First Nations people with asthma priority setting

Associate Professor and Bundjalung Elder, Boe Rambaldini




Associate Professor and Bundjalung Elder, Boe Rambaldini

Macquarie University

Boe Rambaldini is an Aboriginal Elder of the Bundjalung Nation on the north coast of NSW. He is currently an Associate Professor at Macquarie University and a member of the Djurali Aboriginal and Torres Strait Islander Research and Education Centre.

From 2017 to 2022, Boe was the Director of the Poche Centre for Indigenous Health at the University of Sydney. Boe has collaborated with over 20 Aboriginal Community Controlled Health Services across NSW as well as government departments, universities, and professional associations.

His current work at Macquarie University builds on these long-standing relationships to improve the health status of First Nations people in NSW. Boe is a Chief Investigator on five grants: Antecedents of Renal Disease in Aboriginal Children and young adults study – ARDAC, Flinders University; Improving care pathways for Otitis Media in Aboriginal children (0-12): A case study approach, Macquarie University; Unlocking National Indigenous Translational Research Excellence, South Australian Health and Medical Research Institute Limited; Good Spirit Good Life: Better health and wellbeing for older Aboriginal and Torres Strait Islander Australians, University of Western Australia; and Improving Asthma Outcomes: Building a program of research with Aboriginal Australians using codesign methods in collaboration with Asthma Australia.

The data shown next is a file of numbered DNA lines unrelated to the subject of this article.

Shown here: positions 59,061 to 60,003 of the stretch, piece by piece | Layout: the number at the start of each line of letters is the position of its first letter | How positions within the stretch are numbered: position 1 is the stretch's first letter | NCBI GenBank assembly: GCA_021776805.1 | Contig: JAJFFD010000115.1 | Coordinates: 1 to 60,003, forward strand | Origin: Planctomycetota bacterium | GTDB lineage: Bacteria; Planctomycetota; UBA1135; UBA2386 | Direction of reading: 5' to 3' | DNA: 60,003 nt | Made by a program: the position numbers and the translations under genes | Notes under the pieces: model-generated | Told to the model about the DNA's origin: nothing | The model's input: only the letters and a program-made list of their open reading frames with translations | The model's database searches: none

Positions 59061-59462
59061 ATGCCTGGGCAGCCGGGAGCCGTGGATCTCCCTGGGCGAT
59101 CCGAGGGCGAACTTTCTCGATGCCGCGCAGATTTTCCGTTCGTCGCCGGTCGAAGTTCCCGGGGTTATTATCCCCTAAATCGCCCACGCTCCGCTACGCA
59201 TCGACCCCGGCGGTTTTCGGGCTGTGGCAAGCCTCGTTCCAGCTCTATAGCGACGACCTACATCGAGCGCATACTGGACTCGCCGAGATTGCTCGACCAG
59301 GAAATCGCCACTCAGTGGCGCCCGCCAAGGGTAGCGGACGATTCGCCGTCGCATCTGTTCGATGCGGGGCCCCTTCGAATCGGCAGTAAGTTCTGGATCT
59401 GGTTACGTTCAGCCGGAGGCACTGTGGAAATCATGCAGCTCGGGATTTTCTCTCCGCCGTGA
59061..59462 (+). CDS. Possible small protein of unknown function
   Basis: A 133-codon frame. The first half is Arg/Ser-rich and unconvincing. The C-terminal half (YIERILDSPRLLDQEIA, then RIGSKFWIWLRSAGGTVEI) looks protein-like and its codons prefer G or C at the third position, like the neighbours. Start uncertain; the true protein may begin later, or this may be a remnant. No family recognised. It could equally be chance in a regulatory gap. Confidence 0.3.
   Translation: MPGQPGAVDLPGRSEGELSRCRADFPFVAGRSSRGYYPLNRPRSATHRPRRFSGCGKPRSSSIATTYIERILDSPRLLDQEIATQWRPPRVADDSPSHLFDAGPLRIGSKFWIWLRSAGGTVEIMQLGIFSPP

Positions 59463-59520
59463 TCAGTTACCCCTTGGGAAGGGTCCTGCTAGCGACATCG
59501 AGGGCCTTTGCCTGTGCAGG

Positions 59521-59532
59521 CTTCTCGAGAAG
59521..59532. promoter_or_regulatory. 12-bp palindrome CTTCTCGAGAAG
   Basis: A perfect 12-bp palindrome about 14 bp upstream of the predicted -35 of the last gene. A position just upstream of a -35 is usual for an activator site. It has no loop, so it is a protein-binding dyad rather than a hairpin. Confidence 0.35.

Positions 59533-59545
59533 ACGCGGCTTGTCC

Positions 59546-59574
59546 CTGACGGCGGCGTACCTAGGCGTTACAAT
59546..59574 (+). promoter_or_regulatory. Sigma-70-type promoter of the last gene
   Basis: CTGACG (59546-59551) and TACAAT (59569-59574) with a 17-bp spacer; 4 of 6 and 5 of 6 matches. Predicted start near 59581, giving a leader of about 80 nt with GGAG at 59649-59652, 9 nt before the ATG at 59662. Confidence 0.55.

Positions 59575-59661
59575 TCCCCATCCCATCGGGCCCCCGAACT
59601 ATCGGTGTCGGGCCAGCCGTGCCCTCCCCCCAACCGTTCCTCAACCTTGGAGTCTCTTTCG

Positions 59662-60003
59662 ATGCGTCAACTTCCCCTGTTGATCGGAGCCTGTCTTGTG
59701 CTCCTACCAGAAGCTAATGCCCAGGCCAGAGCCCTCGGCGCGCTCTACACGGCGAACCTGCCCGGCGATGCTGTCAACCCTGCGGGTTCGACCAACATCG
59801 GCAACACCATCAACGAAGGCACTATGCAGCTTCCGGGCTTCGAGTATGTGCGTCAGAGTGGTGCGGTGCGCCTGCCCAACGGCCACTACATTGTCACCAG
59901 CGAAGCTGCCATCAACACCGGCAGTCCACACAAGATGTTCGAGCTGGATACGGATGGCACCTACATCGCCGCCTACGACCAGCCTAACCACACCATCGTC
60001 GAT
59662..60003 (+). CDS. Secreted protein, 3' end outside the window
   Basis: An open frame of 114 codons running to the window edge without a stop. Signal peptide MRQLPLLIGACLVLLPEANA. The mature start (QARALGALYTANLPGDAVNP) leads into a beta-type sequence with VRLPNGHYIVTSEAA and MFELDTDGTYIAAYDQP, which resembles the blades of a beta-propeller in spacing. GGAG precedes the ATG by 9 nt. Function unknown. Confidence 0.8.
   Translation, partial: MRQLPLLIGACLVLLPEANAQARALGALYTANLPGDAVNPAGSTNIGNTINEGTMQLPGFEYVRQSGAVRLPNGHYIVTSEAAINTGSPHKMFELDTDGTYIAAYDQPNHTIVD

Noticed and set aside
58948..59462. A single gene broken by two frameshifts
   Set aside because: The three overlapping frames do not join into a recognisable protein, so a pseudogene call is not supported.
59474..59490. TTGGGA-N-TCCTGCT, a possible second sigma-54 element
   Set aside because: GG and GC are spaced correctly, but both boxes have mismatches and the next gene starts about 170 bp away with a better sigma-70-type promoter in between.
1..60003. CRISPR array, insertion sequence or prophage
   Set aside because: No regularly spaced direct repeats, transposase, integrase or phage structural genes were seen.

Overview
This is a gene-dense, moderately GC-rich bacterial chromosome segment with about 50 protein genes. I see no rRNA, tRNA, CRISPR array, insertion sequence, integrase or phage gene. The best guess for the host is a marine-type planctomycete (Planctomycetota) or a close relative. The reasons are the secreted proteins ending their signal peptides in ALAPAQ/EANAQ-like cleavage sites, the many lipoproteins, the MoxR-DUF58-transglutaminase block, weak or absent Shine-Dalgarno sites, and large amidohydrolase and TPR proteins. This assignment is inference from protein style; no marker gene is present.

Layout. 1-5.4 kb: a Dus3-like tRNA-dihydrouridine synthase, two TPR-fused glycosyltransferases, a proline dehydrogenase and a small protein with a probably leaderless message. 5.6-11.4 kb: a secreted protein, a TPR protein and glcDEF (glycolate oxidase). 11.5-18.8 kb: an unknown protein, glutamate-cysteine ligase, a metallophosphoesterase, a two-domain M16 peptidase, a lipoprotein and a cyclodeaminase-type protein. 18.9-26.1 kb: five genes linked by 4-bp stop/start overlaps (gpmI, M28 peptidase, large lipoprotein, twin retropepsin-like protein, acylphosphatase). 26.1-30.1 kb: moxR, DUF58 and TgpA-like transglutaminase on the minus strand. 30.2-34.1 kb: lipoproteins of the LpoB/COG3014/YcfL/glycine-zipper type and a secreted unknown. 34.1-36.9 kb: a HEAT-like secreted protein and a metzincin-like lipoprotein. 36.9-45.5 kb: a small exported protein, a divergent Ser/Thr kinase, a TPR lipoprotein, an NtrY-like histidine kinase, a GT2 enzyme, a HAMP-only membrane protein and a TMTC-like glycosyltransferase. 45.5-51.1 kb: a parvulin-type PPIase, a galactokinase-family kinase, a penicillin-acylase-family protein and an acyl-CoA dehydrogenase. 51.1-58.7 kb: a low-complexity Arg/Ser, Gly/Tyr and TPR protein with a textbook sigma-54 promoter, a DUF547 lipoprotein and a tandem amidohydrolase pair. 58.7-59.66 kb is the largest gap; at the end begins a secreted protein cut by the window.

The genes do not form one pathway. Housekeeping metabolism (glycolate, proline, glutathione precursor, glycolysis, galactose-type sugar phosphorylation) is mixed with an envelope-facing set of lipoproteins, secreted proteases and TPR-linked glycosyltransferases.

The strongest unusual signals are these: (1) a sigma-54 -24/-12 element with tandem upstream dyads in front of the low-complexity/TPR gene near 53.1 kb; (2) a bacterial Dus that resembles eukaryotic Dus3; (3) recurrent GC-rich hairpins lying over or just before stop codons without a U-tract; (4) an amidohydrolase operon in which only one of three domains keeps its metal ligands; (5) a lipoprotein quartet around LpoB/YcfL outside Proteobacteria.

As an Aboriginal Elder Boe has ensured the community relevance and strong cultural governance in the research design and outcomes.

Project Status: In progress, started in 2022

Grant Type: Project grant

Why was funding this research important?

Aboriginal and Torres Strait Islander people in Australia are more likely to suffer from asthma and less likely to access prevention and treatment.

That’s why we are working with Macquarie University to develop an Aboriginal and Torres Strait Islander Research Agenda. We will work to understand how First Nations people understand asthma and their priorities for action.

The project is led by Associate Professor and Bundjalung Elder, Boe Rambaldini with Dr Leanne Holt, Dr John Skinner and Dr Kylie Gwynne.

Centre for Global Indigenous Future at Macquarie University, Asthma Australia
Asthma Australia and the team from the Centre for Global Indigenous Future at Macquarie University (L-R: Dr Kylie Gwynne, David Meharg, Dr Leanne Holt, Nigel Cooper, Dr John Skinner, Michele Goldman)

About the research

The research team will take a codesign approach to understand priorities related to asthma that are important to Aboriginal and Torres Strait Islander people, particularly patients and carers. They will use a modified collective impact approach (the Rambildini Model) which has five stages.

The five stages of collective impact cycle through three phases – beginning, consolidating, sustaining – as projects mature and develop. The Rambaldini Model privileges the perspectives and knowledge of First Nations people and recognises contributions in ways that communities experience as meaningful and significant including co-authorship, payment of roles and creating local education and employment opportunities.